If you were to read my reviews of The Palace Job and The Prophecy Con, the previous two books in this Rogues of the Republic trilogy (?) I only stumbled upon because its author Patrick Weekes was involved in my favourite video game ever (Mass Effect), you would get the impression I truly loved them. Which is nice and all, but also brings high tension into the air: would Weekes be able to conclude his trilogy as well as he started it? And since I get the feeling the first book was not meant to stand as part one of a trilogy, but was rather recruited into the trilogy later, does Weekes even stand a chance?
The Paladin Caper starts off immediately in the vein of its predecessors. That is, high octane action revolving between the numerous round characters that make this series stand apart, with each character moving from one near death experience to the next only to be rescued through some highly improbable turn of events. Sounds good, but… It was too much of the same, and frankly not enough octanes to rekindle the love given the already high octane stakes we had before.
Plot wise, affairs continue from more or less straight from episode 2. Back then we had Loch and her gang save the Republic and the Empire from the mutual annihilation that the ancients tried to trigger; this time around the ancients are trying to take over the world in a more conventional way. That is, more conventional by the terms of a magical world: they try to take over individuals using paladin bands. These bands are sold off to people at excessive prices and promise to make people’s lives easier by offering calendar and map services. Yes, you got it right: the ancients are trying to take over the world by offering it Apple like overpriced gadgets. Only that these products come with more than your regular Google tracking; they really do let the device take over its owner. Note this opens the backdoor for an extra dose of good characters turning evil and seemingly evil characters turning out to be goodies or redeeming themselves. But I’ll shut up now; suffice to say all my favourite characters are back, Tern, Hessler, Icy, Desidora, the unicorn, the magic hammer, Loch, everyone else I managed to forget, and my personal favourite – Kail. And this time around he’s joined by his mother!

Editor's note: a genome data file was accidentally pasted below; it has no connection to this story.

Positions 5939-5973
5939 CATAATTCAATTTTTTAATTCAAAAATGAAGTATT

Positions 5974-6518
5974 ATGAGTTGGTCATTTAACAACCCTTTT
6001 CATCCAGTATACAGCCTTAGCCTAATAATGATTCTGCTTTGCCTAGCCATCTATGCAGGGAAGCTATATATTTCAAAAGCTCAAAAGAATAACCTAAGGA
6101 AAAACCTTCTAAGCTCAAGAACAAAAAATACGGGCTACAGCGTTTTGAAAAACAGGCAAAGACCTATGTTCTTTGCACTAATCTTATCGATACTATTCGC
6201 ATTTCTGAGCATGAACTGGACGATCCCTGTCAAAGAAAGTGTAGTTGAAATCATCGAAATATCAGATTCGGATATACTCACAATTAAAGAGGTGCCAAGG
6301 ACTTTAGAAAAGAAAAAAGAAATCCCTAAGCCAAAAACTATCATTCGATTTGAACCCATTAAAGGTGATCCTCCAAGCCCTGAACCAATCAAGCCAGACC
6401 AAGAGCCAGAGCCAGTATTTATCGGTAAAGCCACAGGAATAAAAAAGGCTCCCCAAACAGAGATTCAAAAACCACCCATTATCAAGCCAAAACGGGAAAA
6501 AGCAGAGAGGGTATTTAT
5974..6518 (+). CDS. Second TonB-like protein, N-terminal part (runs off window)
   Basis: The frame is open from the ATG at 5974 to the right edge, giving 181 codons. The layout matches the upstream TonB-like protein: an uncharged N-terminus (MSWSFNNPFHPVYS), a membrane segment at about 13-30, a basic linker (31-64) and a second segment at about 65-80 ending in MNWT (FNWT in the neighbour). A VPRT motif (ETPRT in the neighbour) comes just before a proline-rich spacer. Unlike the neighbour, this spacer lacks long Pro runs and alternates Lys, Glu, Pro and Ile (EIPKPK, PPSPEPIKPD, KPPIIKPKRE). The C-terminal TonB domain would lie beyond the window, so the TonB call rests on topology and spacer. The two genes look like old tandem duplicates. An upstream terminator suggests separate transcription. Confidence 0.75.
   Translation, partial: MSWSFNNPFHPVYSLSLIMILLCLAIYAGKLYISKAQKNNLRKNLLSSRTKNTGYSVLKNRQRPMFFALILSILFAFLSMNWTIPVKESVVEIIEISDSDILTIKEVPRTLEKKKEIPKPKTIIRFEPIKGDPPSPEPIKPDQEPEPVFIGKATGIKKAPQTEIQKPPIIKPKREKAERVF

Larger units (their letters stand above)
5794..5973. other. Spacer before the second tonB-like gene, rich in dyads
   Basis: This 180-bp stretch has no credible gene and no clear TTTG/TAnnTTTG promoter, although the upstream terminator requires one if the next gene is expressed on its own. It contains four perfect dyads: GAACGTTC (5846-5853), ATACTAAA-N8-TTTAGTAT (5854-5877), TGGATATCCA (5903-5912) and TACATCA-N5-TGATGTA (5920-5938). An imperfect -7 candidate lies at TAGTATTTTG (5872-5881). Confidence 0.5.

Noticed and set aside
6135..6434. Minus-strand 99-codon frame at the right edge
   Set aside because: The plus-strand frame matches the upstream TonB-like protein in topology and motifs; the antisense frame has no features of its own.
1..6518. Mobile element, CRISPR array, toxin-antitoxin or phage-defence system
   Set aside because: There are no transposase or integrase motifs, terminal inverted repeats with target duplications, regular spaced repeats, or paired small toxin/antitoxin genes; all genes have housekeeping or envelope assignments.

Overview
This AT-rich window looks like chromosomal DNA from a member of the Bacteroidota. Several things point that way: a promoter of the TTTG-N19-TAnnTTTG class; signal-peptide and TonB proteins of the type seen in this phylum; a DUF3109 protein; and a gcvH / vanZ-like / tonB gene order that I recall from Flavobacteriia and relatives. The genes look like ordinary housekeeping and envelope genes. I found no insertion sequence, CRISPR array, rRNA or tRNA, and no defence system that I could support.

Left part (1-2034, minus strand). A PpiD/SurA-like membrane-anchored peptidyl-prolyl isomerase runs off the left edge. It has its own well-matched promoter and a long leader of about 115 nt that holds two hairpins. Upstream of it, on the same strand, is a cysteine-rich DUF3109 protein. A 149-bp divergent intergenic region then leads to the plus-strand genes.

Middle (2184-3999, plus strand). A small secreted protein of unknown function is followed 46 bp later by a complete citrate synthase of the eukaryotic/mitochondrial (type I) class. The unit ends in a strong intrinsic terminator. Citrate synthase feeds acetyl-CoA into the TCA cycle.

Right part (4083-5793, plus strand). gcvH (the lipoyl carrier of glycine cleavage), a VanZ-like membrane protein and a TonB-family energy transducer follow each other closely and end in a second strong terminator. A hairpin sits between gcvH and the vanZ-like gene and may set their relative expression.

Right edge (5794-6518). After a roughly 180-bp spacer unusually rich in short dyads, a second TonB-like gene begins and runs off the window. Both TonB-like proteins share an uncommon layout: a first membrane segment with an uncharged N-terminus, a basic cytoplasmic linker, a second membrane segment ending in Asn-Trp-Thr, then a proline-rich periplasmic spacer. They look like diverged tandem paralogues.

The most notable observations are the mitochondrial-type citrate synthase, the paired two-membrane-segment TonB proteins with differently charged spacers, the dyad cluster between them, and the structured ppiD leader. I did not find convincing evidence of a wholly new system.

The way I saw it, given the slight misfires at the start, The Paladin Caper could only redeem itself by taking its large collection of round characters and significantly developing them further while also throwing in tons of that good old Weekes political observations/criticism that made the previous two books stand out from the bulk of the swords & sorcery fantasy genre. I am therefore ecstatic to say that, against all odds (seriously, how can Weekes repeat this again and again?), The Paladin Caper manages to achieve that and then some. It might misfire at the start, but it sure turns into a great book!